For America's Future, Engineering Needs to Diversify

With the bright science students we see at UC Davis, we know that bias is unfounded, and we have programs designed to help get young girls excited about science.
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We have heard much back and forth in recent years about whether America turns out enough scientists and engineers to remain competitive in the global economy, but there is no debate on the demographic makeup of those scientists and engineers we are producing.

According to data maintained by the board governing the National Science Foundation, women and minorities continue to be underrepresented in engineering, a serious situation that demands our attention.

Women are half the nation's population, but the share of women in engineering dropped from 21 percent in 2000 to 18 percent in 2010.

African-Americans and Hispanics are also underrepresented, based on their overall numbers in the U.S. Census. Blacks make up 14 percent of the population, but just nine percent are earning bachelor's degrees in science and engineering. Hispanics are 20 percent of the college-age population, and they, too, get nine percent of B.S. degrees in science and engineering.

Since engineering graduates go from college to careers, the same gaps are found in the workplace. If the United States is going to continue as the most innovative and productive workforce in the world, and if we are going to have the intellectual capital needed to address our biggest economic, environmental, health and security challenges, we need more people involved in the effort.

At UC Davis, we take this responsibility very seriously. An organization called the College Database ranks the top 50 colleges advancing women in science, technology, engineering and math, or STEM, and UC Davis is number one in the nation, with more than 2,500 women in 169 STEM programs.

Our College of Engineering is indicative of our efforts to become more diverse. The percentage of degrees for women in the College are higher than the national averages. In 2012-13, women received 28 percent of the bachelor's degrees, up from 22 percent in 2009, my first year as UC Davis' chancellor. For the same time period, women's share of master and doctoral degrees, which is where our future professors come from, was 31 percent and 21 percent.

We have also emphasized diversity in our faculty. There is still a long way to go, but in our College of Engineering, which U.S. News & World Report ranks as the 17th best in the nation among public universities, 19.2 percent of our faculty are women. Only two of the top 50 engineering colleges have higher percentages of female faculty. At the associate and assistant professor level, 27 percent are women, so our trend lines are headed in the right direction.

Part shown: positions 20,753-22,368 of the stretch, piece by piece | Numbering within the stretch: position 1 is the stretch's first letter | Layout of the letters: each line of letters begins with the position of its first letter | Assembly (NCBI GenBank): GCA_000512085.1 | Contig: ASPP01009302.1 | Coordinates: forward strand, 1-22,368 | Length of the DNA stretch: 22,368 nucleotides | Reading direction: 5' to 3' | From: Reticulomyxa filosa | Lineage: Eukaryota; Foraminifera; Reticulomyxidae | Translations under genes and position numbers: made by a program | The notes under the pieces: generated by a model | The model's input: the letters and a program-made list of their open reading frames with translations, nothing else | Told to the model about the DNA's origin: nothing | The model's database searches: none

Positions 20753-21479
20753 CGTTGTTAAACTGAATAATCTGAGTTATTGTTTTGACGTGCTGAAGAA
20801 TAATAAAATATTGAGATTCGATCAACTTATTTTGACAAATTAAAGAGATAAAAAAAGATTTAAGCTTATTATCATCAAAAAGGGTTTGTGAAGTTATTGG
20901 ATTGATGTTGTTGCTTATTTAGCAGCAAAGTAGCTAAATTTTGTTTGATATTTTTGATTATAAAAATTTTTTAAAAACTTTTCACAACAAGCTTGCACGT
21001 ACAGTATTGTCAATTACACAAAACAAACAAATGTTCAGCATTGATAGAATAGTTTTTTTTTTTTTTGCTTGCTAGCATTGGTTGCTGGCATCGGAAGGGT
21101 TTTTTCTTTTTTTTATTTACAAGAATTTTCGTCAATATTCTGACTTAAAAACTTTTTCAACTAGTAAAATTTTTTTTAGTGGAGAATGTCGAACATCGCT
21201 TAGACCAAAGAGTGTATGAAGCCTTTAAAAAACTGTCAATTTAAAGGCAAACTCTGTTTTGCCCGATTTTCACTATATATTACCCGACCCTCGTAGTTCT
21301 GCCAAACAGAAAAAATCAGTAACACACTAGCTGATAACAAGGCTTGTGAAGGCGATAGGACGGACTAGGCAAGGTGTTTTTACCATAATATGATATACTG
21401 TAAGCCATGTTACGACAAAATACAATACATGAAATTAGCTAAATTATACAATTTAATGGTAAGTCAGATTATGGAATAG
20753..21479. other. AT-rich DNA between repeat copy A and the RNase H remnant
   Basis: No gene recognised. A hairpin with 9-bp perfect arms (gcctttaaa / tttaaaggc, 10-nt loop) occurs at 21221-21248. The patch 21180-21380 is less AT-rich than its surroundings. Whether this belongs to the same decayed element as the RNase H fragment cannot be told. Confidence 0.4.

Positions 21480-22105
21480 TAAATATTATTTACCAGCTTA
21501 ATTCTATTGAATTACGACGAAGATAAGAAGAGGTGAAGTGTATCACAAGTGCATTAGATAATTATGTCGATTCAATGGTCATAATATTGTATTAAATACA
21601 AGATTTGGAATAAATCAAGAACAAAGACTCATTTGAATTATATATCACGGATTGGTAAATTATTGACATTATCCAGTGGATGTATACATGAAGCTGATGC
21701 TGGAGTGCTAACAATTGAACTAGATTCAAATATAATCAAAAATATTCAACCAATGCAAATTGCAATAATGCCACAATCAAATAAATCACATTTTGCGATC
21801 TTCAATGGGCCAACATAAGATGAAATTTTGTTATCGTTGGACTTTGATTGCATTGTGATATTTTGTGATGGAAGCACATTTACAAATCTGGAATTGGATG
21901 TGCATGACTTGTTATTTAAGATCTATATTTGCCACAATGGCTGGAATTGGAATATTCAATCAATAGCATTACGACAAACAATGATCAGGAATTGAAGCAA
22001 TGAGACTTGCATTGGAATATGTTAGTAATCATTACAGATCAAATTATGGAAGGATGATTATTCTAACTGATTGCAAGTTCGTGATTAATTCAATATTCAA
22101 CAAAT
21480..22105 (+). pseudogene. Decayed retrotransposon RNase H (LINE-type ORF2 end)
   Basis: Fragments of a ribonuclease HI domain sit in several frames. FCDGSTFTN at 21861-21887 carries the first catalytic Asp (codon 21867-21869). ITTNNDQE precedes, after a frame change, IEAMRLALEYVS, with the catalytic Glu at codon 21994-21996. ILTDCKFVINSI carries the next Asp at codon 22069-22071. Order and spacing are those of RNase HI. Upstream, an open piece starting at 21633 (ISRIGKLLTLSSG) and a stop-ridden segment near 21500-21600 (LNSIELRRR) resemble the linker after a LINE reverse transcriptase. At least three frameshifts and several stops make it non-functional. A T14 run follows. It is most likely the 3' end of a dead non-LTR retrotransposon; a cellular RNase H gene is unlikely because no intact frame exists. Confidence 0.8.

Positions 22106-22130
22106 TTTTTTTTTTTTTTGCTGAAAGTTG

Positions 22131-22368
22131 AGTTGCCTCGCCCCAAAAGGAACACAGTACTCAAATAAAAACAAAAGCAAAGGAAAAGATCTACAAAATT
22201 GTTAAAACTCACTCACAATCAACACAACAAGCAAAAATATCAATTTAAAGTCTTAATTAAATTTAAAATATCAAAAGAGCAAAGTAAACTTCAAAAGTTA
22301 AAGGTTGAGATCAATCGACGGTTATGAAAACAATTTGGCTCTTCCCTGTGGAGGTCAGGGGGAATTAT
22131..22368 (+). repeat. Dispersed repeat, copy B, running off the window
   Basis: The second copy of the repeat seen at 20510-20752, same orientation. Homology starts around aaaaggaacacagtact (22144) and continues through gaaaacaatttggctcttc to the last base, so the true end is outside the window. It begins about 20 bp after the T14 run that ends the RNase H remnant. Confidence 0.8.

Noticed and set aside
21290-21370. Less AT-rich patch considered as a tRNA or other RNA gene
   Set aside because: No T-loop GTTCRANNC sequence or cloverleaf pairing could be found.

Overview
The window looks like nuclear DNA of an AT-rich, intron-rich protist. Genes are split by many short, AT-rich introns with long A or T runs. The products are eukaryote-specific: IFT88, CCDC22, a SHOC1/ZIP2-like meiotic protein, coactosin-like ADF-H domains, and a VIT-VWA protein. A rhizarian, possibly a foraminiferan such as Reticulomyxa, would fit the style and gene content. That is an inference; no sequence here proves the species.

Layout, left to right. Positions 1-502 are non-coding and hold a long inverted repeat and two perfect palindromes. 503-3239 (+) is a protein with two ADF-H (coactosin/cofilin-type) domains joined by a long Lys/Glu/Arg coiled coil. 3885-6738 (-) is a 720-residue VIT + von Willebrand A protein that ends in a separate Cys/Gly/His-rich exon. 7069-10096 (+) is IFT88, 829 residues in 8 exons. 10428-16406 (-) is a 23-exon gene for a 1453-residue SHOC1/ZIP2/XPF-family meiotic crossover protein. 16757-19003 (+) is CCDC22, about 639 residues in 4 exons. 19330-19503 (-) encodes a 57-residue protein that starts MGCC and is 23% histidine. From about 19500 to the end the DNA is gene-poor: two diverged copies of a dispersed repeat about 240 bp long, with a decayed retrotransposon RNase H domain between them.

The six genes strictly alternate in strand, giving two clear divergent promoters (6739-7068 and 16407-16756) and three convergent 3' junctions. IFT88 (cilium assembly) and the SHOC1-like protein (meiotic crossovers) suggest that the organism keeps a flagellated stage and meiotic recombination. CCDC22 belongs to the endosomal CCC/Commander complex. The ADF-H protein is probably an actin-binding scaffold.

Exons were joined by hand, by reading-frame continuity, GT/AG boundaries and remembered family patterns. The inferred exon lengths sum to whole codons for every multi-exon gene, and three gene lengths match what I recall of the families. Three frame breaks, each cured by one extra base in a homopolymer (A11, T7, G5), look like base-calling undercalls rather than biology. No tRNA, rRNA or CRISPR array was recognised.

Hispanic's share of undergraduate degrees in the UC Davis College of Engineering also exceeds national averages. In 2012-13, Hispanics received 16 percent of bachelor's degrees in engineering, an increase from 13.6 percent in 2009. Unfortunately, African-American shares of undergraduate degrees in engineering at UC Davis lag behind already low national averages, at just 1.5 percent, and we know this gap needs to be addressed.

Even the smallest advances rarely occur by accident. Across UC Davis, we conduct aggressive outreach to connect with underrepresented groups as we strive to have a student and faculty makeup that reflects the diversity of California and the nation.

The Need For Role Models

I know from my own experience how crucial it is to see role models in the classroom and laboratories when you are a student, especially if you are a female entering one of the sciences. When I was an undergraduate studying electrical engineering at the National Technical University in Athens, I was one of two women in a class of 189. Not seeing anyone who looked or sounded like me, I felt isolated throughout my undergraduate years and seriously considered dropping out.

We know that girls at a young age tend to get discouraged from pursuing science and engineering because bias about their science aptitude still exists. With the bright science students we see at UC Davis, we know that bias is unfounded, and we have programs designed to help get young girls excited about science.

One such popular program, the Girls' Leadership Camp on Computing and Robotics, teaches 7th and 8th graders the basic principles of robotics, engineering and computer programming. Getting girls interested in science and engineering at a young age is one of our best bets for bringing more of them into STEM programs at UC Davis and other universities.

We also just completed the second year of a three-year National Science Foundation grant program known as ADVANCE that is allowing us to hire additional Latina science and technology faculty. We are also strengthening our mentorship efforts and building programs that reduce institutional barriers and unconscious bias in faculty hiring and retention. UC Davis has earned a reputation as a good place for diverse faculty to aspire to work and we want to enhance that even more.

I have no doubt girls and other traditionally underrepresented groups can excel in STEM classes and careers like anyone else. We see the proof every day on our campus. It's up to us to work together to make sure they have the encouragement and opportunities for a 21st Century economy built on innovation and discovery.